For the First Time in Israel's History, Jewish Fertility Rate Surpasses That of Arabs

Arab women had a higher fertility rate than Jews in Israel for years, but data reported by the Central Bureau of Statistics points to a change

Ofer Aderet
Ofer Aderet
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Baby at the maternity ward in Ichilov Hospital, Tel Aviv, January 23, 2011.
Baby at the maternity ward in Ichilov Hospital, Tel Aviv, January 23, 2011.Credit: David Bachar
Ofer Aderet
Ofer Aderet

Jewish Israeli women's fertility rate exceeded in 2018 that of their Arab peers, for the first time in the country's history, according to data released Tuesday by the Central Bureau of Statistics.

The rate among Jewish women living in Israel and in Israeli settlement in the West Bank was 3.05 compared to 3.04 for Israeli Arab women. The data excludes Palestinians in the West Bank and the Gaza Strip, who aren't Israeli citizens.

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The figures reflect the number of expected births per woman throughout her life. In addition, the category of “Jewish” also includes Israeli women whose religion is defined as “other,” the great majority of whom are non-Arab Christians related to Jews.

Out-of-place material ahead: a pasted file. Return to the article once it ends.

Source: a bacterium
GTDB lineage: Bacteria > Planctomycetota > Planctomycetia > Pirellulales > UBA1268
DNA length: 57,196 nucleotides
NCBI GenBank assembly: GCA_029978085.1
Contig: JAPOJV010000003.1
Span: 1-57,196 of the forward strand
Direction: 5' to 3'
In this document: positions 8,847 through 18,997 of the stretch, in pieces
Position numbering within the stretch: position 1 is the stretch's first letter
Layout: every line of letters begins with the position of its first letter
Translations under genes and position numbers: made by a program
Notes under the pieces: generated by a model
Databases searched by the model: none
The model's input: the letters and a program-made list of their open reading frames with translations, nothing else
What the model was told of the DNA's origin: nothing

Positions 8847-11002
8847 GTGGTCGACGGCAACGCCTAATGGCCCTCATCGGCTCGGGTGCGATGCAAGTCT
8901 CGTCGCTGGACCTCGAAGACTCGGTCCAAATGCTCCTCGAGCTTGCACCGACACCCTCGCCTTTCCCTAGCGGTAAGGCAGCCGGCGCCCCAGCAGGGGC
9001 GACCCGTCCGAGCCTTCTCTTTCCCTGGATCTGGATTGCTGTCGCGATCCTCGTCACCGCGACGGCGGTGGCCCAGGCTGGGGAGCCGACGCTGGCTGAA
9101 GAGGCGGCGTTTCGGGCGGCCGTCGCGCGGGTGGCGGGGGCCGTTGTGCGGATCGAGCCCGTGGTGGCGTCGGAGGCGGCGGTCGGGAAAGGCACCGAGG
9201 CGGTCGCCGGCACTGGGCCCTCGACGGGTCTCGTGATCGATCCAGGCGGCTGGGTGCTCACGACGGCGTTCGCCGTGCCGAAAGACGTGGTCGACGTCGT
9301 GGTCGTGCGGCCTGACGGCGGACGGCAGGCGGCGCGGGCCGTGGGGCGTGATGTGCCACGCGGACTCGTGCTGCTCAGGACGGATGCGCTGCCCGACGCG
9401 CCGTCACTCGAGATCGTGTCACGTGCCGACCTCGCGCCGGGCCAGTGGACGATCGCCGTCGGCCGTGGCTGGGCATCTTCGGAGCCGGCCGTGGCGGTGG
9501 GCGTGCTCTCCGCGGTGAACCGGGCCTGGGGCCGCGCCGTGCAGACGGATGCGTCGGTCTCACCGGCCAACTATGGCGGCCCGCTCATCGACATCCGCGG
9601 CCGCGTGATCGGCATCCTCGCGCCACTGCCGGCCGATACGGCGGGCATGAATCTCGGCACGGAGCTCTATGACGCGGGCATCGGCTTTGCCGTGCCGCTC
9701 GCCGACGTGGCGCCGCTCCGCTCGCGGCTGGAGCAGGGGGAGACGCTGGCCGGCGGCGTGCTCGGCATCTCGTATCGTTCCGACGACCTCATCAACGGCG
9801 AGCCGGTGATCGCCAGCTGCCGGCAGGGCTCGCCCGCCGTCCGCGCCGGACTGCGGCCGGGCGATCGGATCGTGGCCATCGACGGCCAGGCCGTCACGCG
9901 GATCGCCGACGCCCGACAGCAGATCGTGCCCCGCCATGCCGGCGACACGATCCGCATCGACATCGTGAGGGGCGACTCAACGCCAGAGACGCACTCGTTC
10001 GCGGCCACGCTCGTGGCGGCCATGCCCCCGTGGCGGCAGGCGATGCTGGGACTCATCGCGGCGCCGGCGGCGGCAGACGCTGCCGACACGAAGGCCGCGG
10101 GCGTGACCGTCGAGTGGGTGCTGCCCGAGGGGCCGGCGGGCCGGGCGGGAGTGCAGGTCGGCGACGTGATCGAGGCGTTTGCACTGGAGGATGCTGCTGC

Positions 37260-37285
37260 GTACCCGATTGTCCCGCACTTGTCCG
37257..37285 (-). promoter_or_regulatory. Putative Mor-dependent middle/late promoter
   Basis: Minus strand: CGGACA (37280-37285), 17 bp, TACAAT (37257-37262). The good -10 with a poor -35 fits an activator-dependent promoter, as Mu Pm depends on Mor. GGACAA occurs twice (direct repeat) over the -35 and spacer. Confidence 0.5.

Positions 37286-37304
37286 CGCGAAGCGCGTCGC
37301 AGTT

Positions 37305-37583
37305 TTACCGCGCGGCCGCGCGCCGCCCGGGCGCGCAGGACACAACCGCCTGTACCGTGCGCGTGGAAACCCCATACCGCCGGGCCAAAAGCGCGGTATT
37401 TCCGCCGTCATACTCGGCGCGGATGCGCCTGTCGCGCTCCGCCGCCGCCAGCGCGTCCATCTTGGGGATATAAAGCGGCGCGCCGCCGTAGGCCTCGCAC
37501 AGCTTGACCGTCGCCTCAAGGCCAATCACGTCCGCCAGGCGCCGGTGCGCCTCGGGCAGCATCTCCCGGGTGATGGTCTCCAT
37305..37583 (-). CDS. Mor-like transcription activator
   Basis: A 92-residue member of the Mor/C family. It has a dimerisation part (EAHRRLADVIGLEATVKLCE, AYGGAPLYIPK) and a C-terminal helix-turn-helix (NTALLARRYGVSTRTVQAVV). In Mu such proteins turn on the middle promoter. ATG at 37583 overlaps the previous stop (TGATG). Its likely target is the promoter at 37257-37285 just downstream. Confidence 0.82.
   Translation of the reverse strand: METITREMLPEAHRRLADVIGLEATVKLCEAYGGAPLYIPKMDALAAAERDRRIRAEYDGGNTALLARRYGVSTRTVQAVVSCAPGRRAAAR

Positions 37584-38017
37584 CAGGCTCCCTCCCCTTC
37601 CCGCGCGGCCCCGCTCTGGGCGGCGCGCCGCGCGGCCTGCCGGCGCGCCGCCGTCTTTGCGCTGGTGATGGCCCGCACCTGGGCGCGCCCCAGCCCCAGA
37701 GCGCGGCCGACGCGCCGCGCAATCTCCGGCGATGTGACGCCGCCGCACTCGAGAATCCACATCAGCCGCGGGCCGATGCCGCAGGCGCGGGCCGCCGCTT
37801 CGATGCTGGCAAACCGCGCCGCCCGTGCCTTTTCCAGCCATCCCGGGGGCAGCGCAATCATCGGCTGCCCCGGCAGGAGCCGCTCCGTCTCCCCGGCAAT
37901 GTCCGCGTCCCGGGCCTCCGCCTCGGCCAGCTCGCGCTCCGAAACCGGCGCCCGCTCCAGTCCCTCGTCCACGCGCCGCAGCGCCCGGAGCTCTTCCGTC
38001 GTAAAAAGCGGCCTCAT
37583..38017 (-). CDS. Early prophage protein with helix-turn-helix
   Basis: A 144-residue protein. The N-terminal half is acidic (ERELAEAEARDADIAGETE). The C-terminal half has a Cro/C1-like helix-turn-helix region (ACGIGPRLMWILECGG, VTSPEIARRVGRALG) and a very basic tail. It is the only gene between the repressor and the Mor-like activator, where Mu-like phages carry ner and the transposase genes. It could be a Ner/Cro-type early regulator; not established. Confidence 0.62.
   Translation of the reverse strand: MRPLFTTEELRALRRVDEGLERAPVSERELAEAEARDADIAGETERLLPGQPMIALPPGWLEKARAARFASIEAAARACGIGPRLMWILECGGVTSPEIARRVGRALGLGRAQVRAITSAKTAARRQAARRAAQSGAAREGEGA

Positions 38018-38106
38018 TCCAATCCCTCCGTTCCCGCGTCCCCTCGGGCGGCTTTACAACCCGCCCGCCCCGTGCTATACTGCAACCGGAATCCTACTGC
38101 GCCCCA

The overall fertility rate in Israel in 2018 was 3.09 children per woman – a small drop compared to 3.11 in 2017. The average fertility rate for 2017 for all developed countries of the OECD was 1.65.

though the gap has narrowed through the years. 

Fertility rates.

As a new decade begins, 9.136 million people live in Israel, the bureau also reported. Jews account for 6.772 million of this population (74.1 percent), with 1.916 million Arabs (21.0 percent).

These figures include Jews living in Israel and in West Bank settlements, as well as Israeli Arabs, but not Palestinians living in the West Bank and Gaza. It also does not include foreign workers, who numbered about 164,000 at the end of 2018.

Israel’s population grew by 1.9 percent in 2019, 78 percent of this as a result of natural population growth, and the remaining 22 percent from immigration.

Some 34,000 immigrants arrived in 2019, while 177,000 babies were born – 74 percent to Jewish women, and 23.2 percent to Arabs, while 45,000 people died.

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